ST. PETERSBURG, Fla. — If you have been watching over the last few days, you may have heard us use the phrase “Reverse Summer Pattern” to describe our pattern this week. 

Well, what does that mean? 

It specifically refers to the timing of our daily showers and storms. In a “normal” pattern, we typically have some east component to our wind. Often both and the surface and aloft. 

This is usually due to the position of a persistent summer high pressure area. Usually this covers much of the Atlantic and is in a position to our northeast that allows an east or southeast wind to be the prevailing wind flow. Under that pattern, here on the West Coast of Florida, we begin the day with sunshine. As things heat up, the sea breeze forms and moves inland just a few miles. With the normal east or southeast wind, and deep moisture in place, scattered showers begin in the morning on the east coast of the state and then move westward into our area. Those showers get enhanced by the late afternoon in our area after we have heated up and the sea breeze front acts to provide extra lift in the atmosphere.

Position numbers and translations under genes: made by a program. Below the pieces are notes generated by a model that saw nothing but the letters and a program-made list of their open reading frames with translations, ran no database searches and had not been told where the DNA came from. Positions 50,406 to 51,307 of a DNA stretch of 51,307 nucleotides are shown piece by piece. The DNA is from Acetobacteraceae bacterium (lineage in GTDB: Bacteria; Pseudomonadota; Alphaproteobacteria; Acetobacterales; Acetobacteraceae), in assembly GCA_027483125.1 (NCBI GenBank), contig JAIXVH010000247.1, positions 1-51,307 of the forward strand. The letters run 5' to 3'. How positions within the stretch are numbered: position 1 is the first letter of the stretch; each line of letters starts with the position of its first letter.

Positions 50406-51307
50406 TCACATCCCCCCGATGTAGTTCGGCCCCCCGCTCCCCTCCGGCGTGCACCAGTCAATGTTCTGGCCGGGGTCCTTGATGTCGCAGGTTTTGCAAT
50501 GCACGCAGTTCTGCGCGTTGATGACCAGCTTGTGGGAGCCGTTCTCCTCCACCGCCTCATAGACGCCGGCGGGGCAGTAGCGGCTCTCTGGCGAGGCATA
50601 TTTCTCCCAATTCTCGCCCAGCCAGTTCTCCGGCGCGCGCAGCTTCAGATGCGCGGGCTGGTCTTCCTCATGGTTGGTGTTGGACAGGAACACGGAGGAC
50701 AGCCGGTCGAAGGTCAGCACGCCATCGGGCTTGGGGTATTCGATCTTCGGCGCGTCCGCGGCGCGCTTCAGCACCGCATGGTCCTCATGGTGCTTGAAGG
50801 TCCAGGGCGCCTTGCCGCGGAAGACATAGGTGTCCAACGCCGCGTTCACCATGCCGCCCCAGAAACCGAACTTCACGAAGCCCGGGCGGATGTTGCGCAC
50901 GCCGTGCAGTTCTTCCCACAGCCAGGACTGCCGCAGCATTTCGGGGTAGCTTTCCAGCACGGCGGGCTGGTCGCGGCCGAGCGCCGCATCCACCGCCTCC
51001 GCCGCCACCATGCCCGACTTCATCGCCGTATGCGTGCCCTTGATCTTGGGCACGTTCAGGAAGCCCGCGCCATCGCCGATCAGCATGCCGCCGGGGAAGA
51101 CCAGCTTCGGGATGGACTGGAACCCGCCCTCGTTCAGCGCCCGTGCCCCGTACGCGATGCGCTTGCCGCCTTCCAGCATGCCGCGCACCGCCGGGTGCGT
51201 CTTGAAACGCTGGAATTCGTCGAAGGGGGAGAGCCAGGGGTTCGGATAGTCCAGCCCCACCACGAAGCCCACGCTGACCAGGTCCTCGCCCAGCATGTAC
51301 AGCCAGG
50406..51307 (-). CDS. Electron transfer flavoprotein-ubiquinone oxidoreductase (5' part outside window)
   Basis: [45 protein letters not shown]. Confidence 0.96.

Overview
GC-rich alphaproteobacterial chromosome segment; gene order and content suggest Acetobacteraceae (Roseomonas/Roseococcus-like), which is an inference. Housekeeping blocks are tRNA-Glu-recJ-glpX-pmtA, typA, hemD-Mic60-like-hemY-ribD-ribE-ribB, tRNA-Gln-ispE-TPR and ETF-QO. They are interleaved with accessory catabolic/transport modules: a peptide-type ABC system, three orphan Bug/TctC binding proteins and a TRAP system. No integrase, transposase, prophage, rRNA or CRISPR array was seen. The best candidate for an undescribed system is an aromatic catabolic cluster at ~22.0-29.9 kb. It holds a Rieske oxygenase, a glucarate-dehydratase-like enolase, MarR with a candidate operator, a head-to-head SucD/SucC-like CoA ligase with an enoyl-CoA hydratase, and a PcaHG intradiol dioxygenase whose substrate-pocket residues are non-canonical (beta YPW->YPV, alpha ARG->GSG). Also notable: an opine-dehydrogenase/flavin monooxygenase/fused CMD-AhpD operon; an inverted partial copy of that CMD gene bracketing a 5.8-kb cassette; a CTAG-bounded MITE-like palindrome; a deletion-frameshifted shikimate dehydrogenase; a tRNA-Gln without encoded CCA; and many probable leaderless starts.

So, what is going on this week? 

High pressure has shifted to the south and a trough in the upper atmosphere is over the Eastern United States. This sets us up with a fairly well established west or southwest wind pattern. So, the result is opposite of the “normal’ pattern. 

With the west wind, we get the showers in the Gulf in the morning to move onshore. Then they march steadily across the state and become enhanced on the East Coast with the East Coast Sea breeze. Sometimes, the east coast sea breeze front can move far enough inland that in Polk County, we can get some more intense storms with this pattern. 

In this case this week, the upper pattern is blocked so the upper level feature keeping us in the west wind pattern is stuck. We won’t go back to a normal east wind pattern until things can move along. At this point, that looks like it won’t occur until early next week. So, enjoy the morning showers and your outdoor beach plans look good each day, for now, at the beach and on the water.